# How does an encryption key work? [closed]

I'm having trouble understanding how an encryption key works.

for example: if the word was 'hello' its encrypted value could be 'GHSSDgsd2', what would happen to the encrypted value if the key was 'dog'? how would it change the encrypted value of 'hello'?

## closed as too broad by TildalWave, Xander, Steve, Adi, AyrxJan 12 '14 at 3:55

Please edit the question to limit it to a specific problem with enough detail to identify an adequate answer. Avoid asking multiple distinct questions at once. See the How to Ask page for help clarifying this question. If this question can be reworded to fit the rules in the help center, please edit the question.

• Could you please give us a bit more details ? What encryption algorithm are you talking about ? – Antoine Pinsard Jan 11 '14 at 20:47

For all we know the key is "dog".

You didn't say what the key is, or what the encryption algorithm is; the only information given is the cleartext, "hello", and the ciphertext, "GH6SDgsd2".

If the cleartext is changed, the resulting ciphertext will change.

If the key is changed, the resulting ciphertext will change and, again, there's no telling what the resulting ciphertext will be without knowing 1) the key, and 2) the algorithm.

Encryption software works by first converting the cleartext to a series of numbers (in a computer, text is always stored as a series of numbers). Then, the software performs one or more mathematical operations on these numbers, the operations performed depend on the encryption algorithm used by the encryption software. Common encryption algorithms include AES, Blowfish, etc. The key is a separate series of characters, or numbers, that are also used in these mathematical operations. If the same cleartext, the same key, and the same algorithm and encryption software are used, the resulting ciphertext will be the same.

Ciphertext is sent as a secret message to someone. If the receiver of the message knows the ciphertext, the key, and the encryption algorithm and software, the receiver will be able to decode the message.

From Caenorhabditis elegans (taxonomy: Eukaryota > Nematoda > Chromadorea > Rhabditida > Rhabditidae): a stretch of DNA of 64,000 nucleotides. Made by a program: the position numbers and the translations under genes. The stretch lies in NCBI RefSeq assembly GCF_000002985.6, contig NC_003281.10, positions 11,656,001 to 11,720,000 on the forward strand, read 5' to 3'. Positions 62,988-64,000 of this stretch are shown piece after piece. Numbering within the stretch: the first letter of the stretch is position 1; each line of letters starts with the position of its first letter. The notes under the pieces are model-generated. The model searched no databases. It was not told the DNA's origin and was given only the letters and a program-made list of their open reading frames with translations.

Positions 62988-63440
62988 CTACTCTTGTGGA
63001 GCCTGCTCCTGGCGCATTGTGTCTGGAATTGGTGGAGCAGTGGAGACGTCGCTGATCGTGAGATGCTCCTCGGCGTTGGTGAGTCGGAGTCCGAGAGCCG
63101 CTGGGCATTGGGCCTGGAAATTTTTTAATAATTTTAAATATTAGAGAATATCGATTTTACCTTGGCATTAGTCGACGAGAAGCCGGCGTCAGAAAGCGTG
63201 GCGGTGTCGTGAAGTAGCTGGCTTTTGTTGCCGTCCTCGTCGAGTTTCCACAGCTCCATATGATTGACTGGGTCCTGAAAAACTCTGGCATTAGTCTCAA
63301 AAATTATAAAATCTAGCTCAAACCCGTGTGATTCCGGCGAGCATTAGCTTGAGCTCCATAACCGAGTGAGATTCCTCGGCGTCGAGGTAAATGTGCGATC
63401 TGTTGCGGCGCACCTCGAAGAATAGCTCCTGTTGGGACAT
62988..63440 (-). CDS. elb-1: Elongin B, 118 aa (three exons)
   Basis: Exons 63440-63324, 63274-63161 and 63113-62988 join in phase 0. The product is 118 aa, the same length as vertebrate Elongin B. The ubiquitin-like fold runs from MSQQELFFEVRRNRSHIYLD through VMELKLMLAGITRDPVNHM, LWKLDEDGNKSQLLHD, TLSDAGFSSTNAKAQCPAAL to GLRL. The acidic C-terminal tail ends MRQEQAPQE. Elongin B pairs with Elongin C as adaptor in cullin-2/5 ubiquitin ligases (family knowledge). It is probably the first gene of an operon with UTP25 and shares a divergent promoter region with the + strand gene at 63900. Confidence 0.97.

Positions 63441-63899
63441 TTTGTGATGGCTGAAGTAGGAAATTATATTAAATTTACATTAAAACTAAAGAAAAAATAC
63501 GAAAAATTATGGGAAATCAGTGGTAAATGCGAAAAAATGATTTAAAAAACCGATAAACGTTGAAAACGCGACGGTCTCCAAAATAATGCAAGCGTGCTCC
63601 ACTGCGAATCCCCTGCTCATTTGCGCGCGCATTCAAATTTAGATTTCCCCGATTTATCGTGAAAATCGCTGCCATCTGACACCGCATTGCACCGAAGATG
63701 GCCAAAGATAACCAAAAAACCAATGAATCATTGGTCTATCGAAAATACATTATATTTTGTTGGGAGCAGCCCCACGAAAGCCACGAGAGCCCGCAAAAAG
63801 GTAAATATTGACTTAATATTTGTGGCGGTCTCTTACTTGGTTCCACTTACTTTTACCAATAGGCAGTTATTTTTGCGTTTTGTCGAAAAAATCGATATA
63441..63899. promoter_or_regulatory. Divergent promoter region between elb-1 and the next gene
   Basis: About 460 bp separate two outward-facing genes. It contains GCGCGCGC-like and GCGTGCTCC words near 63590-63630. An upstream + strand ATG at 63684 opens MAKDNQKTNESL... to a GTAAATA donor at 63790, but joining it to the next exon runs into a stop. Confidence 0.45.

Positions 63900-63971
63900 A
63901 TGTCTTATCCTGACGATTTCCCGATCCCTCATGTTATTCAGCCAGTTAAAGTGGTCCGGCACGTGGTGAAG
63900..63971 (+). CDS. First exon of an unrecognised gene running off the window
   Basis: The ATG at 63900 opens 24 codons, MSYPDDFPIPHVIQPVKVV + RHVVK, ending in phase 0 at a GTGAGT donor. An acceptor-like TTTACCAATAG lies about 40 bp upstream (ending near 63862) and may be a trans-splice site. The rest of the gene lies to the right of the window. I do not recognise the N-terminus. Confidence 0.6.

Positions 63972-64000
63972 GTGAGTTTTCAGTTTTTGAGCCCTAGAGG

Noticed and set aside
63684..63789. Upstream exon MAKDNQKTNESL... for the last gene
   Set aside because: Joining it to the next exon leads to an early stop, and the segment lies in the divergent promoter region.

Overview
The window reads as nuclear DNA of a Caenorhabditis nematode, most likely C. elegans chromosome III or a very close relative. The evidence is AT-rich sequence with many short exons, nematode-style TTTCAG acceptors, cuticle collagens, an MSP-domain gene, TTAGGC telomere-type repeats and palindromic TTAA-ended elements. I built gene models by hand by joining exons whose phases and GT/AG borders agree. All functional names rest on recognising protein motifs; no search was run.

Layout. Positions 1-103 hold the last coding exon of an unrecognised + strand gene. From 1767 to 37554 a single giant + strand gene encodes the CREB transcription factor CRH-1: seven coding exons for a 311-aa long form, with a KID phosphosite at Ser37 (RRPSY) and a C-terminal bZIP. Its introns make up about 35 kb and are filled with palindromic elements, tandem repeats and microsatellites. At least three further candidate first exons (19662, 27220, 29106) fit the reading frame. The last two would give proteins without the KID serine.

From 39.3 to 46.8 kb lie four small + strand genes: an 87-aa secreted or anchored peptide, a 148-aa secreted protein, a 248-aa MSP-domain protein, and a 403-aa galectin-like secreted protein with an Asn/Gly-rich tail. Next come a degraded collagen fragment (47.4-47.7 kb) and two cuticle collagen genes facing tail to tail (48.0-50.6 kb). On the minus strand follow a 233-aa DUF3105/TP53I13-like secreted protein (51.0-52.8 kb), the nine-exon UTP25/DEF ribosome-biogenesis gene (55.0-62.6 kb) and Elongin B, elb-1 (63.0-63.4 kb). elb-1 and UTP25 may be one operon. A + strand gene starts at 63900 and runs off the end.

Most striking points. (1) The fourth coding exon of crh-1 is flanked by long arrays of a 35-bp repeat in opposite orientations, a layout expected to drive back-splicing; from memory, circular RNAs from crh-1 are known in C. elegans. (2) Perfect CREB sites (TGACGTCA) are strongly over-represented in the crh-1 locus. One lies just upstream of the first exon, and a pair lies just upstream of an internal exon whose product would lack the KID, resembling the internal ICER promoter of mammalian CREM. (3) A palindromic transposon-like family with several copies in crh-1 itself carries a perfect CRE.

If someone in possession of the ciphertext doesn't know the key, or what encryption algorithm is being used, they won't be able to decode the message, or at best it will be very difficult for them to decode the message. The difficulty involved in attempting to decode a given piece of ciphertext, without having the key, depends primarily on the length of the key. If the key is long enough, it might take many years for someone to decode the message.

• This is a reasonable high-level overview of symmetric encryption. You may wish to edit to include the fact that it ONLY addresses symmetric crypto, and that your statements of security assume correct implementation details. (No use of ECB, no re-use of IVs, etc.) – Jonathan Garber Jan 11 '14 at 21:14
• I stand by this answer as it is tailored to the knowledge level of the OP. I don't want to confuse the OP or attempt to dazzle him with brilliance. If OP wants to drill down into the topics you mentioned, there are ample resources out there. – user35648 Jan 11 '14 at 21:26

Think of encryption as a mathematical function (because it is): encrypted_text = F(key, plain_text). the result of the function depends on its inputs. In this case there are two: the plain text and the key. If you change either one, the output changes. So if you encrypt "hello" with the key "dog" you get one output -- azsxdcdv, but if you use a different key, "cat", you will get something else.

The idea of a key is that the algorithm (function) is well-known to everyone. So anyone can perform the encryption (and decryption) using the algorithm, but you need the correct key to decrypt and get the plain text.

There are other kinds of encryption for other purposes, but what they have in common is the ability to transform data and thereby protect it. This implies something like the above: that someone who is supposed to have access to it can provide a small amount of data to unlock what was protected nd gain access to the unencrypted form. It is supposed to be "impossible" to guess that small amount of data, but don't bet on it. We should not just assume that modern https is completely secure.

A lot of clever people continue to push the edge of mathematics and cryptography to try to stay ahead of the curve, so that available encryption techniques continue to protect private data. However, it is kind of like bacteria and antibiotics: it requires vigilant evolution in cryptography to keep data private. A lot of clever people are also doing all they can and applying staggering computer resources to reversing cryptographic hashes, or using brute force to guess passwords at astronomical speeds.

This stuff matters: if privacy is to have any hope of survival in our world, effective encryption is its last defense.

You may have heard the term "everything in a computer is zeroes and ones." Thus, any data that you may want to encrypt that is on a computer is a list of numbers.

Data is encrypted by running each unit (byte, octet, packet, etc.) of data through an algorithm.

An algorithm is just a mathematical equation or process, that uses the key in this process - typically it is a program or part of a program that runs, though it can be a piece of hardware. If you give the algorithm plaintext and a specific key, you get ciphertext. If you give the algorithm ciphertext and that same key, you get your plaintext back.

Examples of algorithms are 3DES, MD5, SHA-1, etc.

So, if you use the wrong key, you don't get your plaintext back, but meaningless data.

The exact thing it will change it to depends on the algorithm.